Just as librarians and others have developed guidelines for using copyrighted printed material, it’s essential that students and faculty understand there are limitations on the use of copyrighted information online. The ease of transferring online information to a computer and into a report or lesson plan makes having clear “fair use” guidelines even more important in the digital age.

The following guidelines were developed by the Conference on Fair Use, which included educators, publishers, and the U.S. Copyright Office. They build on print-related guidelines created after the passage of the 1976 Copyright Law.

Here are the fair-use limits for electronic resources, by type of media:

• Motion Media: Up to 10 percent or three minutes, whichever is less, of a single copyrighted motion media work.

• Text: Up to 10 percent or 1,000 words, whichever is less, of a single copyrighted work of text.

• Poems: An entire poem of less than 250 words, or no more than 250 words from a larger poem. Also, use from a single anthology is limited to no more than three poems by one poet or five poems by different poets.

• Music, Lyrics and Music Video: Up to 10 percent, but no more than 30 seconds of music and lyrics from a single musical work. In addition, any alterations of a musical work cannot change the basic melody or the fundamental character of the work.

• Illustrations and Photographs: No more than five images by one person and no more than 10 percent or 15 images from a single published work may be used. As with music, alterations cannot change the fundamental character of the work—but they can be made with the intent, for example, of showing the impact of changing colors.

• Numerical Data Sets: Up to 10 percent or 2,500 fields or cell entries, whichever is less, a common issue in business and economics courses today.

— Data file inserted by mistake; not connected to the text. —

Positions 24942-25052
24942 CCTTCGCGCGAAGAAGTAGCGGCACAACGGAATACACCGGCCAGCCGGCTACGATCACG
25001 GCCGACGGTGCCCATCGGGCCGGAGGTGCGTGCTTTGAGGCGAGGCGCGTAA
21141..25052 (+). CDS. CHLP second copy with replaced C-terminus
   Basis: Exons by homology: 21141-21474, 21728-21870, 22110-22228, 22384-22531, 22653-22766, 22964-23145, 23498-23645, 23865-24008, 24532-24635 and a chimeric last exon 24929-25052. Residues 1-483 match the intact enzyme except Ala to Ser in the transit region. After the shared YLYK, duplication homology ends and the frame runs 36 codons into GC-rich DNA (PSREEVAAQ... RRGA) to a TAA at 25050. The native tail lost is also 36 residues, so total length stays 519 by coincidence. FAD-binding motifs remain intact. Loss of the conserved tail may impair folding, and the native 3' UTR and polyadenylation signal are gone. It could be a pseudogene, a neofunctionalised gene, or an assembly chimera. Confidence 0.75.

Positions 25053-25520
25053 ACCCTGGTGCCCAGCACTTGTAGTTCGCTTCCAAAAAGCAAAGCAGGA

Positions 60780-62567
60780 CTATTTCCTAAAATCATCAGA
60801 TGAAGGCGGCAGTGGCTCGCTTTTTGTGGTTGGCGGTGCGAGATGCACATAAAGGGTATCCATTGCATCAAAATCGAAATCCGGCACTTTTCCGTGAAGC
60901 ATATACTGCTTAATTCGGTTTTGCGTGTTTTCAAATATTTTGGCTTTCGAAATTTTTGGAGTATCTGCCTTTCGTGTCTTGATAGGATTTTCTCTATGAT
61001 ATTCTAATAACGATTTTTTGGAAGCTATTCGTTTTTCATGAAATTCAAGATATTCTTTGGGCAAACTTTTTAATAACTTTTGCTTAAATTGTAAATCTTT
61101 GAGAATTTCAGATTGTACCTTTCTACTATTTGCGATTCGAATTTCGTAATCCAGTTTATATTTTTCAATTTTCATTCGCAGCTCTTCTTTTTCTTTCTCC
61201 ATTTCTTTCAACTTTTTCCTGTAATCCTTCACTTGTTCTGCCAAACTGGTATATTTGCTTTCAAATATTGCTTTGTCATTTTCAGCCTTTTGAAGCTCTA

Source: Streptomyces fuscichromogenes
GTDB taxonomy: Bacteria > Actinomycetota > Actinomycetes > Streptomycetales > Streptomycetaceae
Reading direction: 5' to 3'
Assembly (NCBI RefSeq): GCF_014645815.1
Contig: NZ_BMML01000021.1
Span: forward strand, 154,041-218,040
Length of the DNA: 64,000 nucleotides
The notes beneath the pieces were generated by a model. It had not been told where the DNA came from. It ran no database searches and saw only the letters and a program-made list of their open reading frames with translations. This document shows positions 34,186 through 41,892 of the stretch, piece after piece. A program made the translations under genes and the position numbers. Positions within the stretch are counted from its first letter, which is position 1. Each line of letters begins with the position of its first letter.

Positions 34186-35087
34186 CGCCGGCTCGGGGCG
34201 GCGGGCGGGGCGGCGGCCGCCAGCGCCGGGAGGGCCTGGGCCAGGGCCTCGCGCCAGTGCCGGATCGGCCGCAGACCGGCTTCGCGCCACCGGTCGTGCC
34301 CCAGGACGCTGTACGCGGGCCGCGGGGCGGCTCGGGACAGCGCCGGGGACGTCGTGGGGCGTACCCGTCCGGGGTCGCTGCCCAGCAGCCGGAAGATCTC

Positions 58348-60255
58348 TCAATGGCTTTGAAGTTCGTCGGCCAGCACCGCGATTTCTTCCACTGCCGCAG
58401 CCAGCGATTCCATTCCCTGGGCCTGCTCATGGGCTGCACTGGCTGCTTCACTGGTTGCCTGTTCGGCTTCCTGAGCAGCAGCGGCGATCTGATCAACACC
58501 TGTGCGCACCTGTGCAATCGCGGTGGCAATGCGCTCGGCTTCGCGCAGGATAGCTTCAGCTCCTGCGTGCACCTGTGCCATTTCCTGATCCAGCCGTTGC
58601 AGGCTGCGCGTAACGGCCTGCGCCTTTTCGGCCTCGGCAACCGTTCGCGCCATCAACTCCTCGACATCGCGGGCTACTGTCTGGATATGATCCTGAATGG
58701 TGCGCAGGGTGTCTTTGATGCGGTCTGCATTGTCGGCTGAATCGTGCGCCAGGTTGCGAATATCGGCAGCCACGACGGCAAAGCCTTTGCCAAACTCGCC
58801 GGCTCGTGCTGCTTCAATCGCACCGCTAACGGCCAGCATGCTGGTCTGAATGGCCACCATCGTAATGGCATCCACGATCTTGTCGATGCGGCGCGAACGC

The above restrictions are cumulative for each semester of a course, so if students put together several multimedia projects for a single course, they cannot exceed these limits for all combined projects within each semester. K-6 students are exempted from such restrictions. Also, while students are not allowed to use copyrighted material in projects outside of the classroom, they are allowed to keep their classroom work as part of their portfolios for college admissions, internship applications, and so on.

For teachers, use is allowed at conferences, seminars, and other professional events. However, a teacher must get copyright permission if he or she plans to use the material in a project for more than two years.

When using copyrighted material and adhering to these guidelines, a presentation should include the following language, displayed prominently at or near the beginning: “This presentation was created following the Fair Use Guidelines for Educational Multimedia. Certain materials are included under the Fair Use exemption of U.S. Copyright Law. Further use of these materials and this presentation are restricted.”

By following these guidelines, teachers and students do not need prior permission from copyright holders—i.e., they have a green light for usage on these limited bases.